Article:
It happened to Liberal candidates, too. Don Carter, the party’s candidate in Kamloops, said local Social Credit members let him know his travel agency would suffer, if he didn’t withdraw. According to party president Patrick Graham, many prospective Liberal candidates were intimidated into staying on the sidelines. “Horrible calls are coming in,” Graham said. “We’re being called Commie bastards, and worse. I’ve never seen anything like this. Not in Canada.”
A government employee was punched and bodily evicted from a Social Credit rally, when he tried to yell a question at Bill Bennett. A meeting in Nanaimo was called off, after a telephoned bomb threat. At an all-party gathering in Steveston, non-Social Credit candidates were shouted down by a jeering mob that took up all the front rows.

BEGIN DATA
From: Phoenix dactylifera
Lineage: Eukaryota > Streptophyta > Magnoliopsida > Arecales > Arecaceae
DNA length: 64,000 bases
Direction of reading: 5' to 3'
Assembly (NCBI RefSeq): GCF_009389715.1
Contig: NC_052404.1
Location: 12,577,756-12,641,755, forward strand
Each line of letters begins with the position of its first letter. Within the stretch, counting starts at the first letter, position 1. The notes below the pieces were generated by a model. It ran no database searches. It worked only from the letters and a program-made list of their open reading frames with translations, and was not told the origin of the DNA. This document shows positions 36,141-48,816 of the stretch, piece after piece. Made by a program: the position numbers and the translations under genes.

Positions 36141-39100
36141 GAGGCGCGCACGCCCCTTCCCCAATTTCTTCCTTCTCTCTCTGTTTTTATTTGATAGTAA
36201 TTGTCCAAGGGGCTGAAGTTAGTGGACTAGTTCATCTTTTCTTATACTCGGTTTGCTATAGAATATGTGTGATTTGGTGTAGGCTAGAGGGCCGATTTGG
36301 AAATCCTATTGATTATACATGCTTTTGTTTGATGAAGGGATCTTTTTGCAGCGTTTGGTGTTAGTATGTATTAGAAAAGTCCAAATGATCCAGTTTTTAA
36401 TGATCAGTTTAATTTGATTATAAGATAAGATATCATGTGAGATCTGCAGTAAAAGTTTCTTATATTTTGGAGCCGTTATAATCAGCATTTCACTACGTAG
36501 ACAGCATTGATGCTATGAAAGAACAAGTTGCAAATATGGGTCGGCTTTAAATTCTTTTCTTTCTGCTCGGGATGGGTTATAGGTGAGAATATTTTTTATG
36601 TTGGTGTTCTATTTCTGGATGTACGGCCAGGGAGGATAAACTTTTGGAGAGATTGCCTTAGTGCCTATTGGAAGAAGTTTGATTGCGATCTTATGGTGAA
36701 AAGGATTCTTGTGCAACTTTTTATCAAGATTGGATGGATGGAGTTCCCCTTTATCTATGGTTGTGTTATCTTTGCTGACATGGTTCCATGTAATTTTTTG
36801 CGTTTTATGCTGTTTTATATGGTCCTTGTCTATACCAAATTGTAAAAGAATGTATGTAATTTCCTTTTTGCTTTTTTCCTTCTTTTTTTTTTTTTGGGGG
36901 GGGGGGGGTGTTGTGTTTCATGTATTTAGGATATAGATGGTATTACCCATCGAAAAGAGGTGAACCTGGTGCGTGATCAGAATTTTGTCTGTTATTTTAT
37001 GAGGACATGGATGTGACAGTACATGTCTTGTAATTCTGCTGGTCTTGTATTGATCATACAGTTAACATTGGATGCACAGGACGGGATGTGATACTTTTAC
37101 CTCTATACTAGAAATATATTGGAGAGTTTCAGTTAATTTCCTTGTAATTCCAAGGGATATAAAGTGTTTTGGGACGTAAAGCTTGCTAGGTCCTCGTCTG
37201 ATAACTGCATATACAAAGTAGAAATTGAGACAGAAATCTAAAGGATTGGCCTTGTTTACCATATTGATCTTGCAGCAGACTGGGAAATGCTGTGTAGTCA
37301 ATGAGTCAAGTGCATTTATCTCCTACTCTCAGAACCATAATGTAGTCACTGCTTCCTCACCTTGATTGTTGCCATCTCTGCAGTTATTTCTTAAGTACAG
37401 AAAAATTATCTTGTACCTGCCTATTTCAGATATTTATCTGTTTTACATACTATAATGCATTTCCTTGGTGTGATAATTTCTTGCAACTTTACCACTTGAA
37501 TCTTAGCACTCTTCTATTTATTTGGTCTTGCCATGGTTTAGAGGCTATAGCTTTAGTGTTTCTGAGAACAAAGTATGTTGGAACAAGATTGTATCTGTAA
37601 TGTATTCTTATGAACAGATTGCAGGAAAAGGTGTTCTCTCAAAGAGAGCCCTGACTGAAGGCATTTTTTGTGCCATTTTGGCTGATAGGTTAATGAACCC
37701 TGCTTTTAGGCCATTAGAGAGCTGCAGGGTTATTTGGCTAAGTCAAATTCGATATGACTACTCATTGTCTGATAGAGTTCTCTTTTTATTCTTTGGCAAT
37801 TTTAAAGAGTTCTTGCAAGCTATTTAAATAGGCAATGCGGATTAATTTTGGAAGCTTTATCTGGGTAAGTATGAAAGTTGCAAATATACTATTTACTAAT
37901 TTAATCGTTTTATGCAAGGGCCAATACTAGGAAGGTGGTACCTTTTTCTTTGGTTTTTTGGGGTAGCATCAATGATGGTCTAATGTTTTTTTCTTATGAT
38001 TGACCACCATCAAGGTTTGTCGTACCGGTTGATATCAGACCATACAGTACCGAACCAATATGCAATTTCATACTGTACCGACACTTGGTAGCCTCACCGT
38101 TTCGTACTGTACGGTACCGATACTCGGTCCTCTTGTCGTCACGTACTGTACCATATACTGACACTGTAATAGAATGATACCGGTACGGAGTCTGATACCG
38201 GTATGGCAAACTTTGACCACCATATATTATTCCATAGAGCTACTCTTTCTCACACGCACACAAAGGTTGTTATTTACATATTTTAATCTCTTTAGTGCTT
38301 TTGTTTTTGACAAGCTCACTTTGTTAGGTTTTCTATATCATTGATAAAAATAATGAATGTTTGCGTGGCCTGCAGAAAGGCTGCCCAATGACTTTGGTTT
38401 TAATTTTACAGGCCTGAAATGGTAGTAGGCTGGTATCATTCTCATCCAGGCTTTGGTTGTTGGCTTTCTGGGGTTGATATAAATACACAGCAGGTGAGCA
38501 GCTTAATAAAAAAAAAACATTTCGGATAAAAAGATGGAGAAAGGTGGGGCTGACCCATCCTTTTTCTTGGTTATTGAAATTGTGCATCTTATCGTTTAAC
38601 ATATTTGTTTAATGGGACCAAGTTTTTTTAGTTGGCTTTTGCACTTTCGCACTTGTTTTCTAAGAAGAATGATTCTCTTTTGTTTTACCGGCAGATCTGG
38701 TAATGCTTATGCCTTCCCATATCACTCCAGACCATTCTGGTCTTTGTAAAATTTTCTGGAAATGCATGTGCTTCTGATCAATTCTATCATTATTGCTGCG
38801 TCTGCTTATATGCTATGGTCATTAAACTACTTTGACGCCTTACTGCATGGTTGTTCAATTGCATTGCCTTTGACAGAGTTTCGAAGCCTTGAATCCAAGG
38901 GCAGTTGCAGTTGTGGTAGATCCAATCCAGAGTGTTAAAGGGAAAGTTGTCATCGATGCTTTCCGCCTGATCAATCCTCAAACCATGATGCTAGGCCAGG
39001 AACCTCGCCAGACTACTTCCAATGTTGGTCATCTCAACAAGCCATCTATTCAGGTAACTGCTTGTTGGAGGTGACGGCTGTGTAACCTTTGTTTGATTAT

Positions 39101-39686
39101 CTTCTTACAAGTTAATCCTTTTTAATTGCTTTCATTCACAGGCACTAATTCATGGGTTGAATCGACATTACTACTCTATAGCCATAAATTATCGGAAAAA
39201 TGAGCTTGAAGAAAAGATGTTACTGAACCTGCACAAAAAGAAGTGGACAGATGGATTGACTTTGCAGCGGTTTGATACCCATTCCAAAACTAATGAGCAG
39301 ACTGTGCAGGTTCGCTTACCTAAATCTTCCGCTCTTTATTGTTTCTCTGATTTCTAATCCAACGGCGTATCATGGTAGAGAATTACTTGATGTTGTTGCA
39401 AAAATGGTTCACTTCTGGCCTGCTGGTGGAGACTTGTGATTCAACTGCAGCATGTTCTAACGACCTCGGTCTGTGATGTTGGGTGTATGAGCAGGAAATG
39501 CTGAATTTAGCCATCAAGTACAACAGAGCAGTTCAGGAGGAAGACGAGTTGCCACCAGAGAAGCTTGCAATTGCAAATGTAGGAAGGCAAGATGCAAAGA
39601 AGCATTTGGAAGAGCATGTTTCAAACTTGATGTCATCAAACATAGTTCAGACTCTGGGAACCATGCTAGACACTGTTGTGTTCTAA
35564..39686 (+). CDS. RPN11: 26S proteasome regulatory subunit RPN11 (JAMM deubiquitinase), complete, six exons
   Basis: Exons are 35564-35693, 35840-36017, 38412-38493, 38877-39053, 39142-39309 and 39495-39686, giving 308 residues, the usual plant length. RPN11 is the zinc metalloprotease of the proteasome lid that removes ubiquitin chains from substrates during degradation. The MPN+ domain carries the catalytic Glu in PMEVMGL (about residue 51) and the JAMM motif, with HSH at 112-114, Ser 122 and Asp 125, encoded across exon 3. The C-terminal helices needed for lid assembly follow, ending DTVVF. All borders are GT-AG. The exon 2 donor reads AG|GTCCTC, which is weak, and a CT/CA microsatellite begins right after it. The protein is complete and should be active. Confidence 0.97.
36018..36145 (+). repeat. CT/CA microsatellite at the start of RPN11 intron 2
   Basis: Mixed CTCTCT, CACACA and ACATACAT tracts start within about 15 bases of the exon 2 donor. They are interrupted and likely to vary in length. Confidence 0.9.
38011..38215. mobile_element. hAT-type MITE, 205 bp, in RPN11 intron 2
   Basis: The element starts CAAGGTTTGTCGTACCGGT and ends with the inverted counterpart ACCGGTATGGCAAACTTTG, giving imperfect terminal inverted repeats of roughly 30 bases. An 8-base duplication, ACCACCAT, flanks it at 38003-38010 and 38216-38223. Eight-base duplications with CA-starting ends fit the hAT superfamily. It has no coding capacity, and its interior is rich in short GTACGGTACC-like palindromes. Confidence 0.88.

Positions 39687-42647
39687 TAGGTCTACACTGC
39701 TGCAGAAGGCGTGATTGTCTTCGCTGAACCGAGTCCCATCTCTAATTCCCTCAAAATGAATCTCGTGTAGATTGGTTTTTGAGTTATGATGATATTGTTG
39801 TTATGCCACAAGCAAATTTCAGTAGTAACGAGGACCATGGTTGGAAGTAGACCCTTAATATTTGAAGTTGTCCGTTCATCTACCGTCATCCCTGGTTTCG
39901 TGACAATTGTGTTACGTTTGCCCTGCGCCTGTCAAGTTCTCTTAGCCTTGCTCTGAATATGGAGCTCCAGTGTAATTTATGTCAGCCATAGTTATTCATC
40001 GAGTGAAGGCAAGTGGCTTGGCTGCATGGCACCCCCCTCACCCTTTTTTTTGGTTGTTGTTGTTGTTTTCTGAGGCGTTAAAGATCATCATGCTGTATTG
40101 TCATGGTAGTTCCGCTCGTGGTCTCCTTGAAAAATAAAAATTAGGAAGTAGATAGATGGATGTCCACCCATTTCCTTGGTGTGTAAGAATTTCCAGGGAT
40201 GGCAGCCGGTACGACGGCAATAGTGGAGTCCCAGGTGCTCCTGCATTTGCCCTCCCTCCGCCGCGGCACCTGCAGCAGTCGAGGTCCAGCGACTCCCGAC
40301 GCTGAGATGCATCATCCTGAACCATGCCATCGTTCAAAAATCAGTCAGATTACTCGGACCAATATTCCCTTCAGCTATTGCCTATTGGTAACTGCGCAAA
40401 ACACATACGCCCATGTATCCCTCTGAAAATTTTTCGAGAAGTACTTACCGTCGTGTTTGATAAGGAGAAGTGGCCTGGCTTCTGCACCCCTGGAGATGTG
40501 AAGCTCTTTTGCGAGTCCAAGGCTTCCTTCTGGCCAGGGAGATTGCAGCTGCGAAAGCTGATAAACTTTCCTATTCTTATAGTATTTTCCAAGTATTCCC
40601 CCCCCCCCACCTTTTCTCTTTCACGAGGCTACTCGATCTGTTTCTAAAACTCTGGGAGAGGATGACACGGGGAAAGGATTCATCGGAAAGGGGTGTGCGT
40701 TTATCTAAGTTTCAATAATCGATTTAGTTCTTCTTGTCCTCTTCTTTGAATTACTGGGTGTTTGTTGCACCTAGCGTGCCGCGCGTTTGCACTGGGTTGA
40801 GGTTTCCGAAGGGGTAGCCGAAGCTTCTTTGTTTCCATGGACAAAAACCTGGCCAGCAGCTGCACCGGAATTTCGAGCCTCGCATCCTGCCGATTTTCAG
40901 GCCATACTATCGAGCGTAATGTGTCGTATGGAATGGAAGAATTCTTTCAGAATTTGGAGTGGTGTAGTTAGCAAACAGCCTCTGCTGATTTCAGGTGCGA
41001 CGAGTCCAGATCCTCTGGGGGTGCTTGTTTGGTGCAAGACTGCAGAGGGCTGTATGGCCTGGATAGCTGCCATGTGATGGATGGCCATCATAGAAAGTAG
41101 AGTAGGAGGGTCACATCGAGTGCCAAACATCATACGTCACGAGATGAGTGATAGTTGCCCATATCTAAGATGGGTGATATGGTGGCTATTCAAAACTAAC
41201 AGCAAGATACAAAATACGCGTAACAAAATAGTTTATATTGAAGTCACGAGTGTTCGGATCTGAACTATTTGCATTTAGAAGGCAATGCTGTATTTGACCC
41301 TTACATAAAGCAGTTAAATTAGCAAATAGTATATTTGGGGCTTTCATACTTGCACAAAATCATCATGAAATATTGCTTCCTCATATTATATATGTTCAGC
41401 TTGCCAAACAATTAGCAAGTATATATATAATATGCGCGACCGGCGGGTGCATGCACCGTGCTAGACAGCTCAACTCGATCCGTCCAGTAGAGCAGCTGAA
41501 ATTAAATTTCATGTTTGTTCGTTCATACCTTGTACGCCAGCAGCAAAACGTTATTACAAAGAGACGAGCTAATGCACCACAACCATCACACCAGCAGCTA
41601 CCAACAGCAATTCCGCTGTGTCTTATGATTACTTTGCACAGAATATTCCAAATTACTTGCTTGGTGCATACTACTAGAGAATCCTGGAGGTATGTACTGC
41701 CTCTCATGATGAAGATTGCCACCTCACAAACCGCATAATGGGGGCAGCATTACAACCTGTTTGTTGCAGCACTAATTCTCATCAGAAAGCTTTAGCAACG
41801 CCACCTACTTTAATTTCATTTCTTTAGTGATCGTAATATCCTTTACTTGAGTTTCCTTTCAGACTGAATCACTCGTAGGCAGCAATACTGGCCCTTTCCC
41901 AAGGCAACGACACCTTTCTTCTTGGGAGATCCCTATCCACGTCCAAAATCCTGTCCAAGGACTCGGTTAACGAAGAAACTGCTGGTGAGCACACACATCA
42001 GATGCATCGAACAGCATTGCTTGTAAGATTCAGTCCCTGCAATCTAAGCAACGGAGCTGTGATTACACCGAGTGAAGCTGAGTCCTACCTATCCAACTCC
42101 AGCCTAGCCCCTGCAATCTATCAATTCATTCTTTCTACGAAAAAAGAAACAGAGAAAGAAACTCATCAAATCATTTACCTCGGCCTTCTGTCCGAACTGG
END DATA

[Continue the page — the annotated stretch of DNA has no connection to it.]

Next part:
A confidential federal government telex on the fate of B.C. Rail was stolen from an official’s briefcase. The telex wound up in the hands of Bill Bennett, who revealed its contents at a raucous Social Credit election rally.
During the campaign’s final, frantic days, outrageous ads appeared in newspapers across the province. “Thursday the election Is Freedom of Individual rights or Socialism”, read one, paid for by “A Group of Concerned Citizens.” The Canadian League of Rights rang out a warning against the NDP’s alleged desire to nationalize all major industries in the province. “Is your business…your place of work next?” A Social Credit riding association put the question in blaring block letters: “IS BRITISH COLUMBIA HEADED FOR THE FATE OF SWEDEN?” (The ad did not think this was a good thing.)
With a day to go, Vancouver Sun columnist Jack Wasserman, who had himself been threatened for writing something critical of Social Credit, worried: “There is something Hitlerian about the atmosphere in which this election campaign [has been] carried out.”
Sensing he was going down to defeat, Barrett wound up his fiery campaign with a heartfelt plea to the people: “I have one last message. This land is your land…We must never go back.” The Social Credit campaign ended at the PNE, with MLA Bob McClelland riding in on an elephant.